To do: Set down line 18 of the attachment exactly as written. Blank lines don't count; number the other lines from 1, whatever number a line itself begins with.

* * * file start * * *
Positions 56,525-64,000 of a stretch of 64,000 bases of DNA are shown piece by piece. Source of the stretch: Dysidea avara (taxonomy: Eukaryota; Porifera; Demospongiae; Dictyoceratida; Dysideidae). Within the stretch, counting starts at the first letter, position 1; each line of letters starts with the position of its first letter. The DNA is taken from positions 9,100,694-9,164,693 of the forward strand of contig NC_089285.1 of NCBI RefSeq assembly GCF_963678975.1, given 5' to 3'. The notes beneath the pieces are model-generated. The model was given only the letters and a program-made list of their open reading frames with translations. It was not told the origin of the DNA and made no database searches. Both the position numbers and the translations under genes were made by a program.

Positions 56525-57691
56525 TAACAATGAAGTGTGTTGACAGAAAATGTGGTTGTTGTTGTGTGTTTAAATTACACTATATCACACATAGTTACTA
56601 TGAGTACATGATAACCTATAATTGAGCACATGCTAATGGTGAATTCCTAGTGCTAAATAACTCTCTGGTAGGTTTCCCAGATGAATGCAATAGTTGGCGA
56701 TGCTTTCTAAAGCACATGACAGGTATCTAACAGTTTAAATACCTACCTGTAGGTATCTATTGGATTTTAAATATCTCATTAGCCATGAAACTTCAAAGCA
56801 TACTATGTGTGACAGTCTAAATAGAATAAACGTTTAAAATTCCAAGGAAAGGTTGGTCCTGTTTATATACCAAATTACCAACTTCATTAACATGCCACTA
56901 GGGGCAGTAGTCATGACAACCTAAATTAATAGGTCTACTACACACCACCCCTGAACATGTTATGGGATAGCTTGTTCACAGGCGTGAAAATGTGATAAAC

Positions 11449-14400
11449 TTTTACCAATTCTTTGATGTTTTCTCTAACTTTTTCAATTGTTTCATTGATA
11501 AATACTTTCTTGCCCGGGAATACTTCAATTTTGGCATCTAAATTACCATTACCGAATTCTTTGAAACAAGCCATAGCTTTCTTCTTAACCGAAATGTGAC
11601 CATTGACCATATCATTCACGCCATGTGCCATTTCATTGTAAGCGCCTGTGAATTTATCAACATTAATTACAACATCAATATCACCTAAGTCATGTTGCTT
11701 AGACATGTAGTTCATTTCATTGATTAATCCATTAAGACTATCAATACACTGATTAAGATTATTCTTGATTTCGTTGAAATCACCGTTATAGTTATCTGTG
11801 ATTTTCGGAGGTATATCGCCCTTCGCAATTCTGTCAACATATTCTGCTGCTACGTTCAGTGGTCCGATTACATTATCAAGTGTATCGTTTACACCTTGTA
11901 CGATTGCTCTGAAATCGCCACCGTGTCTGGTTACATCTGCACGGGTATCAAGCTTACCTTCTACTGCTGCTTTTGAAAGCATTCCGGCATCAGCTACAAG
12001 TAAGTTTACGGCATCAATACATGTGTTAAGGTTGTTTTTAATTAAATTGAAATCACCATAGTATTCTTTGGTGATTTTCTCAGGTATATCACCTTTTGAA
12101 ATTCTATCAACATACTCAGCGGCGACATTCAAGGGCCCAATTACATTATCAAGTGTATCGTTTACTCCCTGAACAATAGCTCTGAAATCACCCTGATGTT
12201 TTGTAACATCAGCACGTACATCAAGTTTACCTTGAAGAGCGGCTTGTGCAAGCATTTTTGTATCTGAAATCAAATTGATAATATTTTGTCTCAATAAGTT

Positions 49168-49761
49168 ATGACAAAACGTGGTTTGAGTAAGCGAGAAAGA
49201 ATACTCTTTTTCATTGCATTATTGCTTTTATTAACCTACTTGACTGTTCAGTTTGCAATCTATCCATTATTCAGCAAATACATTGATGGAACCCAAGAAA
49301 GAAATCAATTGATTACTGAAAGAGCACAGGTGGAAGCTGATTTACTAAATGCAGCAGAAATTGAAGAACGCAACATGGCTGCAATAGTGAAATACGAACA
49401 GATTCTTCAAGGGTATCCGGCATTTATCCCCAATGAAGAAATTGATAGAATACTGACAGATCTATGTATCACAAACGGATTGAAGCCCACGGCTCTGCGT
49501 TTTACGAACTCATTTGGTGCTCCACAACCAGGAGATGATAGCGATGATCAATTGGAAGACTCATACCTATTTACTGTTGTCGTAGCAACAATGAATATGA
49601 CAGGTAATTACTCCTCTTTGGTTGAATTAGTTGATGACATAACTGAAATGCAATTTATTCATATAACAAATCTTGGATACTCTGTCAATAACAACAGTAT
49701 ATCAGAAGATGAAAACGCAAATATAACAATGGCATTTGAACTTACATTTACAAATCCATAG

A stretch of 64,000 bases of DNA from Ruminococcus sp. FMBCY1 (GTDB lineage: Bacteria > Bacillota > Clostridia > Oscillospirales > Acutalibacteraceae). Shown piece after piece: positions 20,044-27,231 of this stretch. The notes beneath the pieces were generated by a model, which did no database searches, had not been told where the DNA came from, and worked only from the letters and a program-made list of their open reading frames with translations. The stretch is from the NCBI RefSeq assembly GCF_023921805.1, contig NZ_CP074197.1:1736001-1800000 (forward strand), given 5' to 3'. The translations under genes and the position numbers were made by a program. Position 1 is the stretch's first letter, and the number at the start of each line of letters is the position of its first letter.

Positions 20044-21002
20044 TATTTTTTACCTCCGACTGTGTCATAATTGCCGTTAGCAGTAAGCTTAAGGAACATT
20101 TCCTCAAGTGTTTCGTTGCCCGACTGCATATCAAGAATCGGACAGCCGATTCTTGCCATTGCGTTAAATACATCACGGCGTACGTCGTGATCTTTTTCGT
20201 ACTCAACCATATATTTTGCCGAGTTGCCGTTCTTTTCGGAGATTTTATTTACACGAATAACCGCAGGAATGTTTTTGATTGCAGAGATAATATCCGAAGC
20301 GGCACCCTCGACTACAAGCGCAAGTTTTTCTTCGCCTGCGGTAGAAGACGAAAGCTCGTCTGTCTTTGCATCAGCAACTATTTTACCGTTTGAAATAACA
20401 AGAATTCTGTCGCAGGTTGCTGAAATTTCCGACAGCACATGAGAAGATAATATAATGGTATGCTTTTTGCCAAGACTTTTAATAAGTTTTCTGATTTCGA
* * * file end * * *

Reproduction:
Positions 49168-49761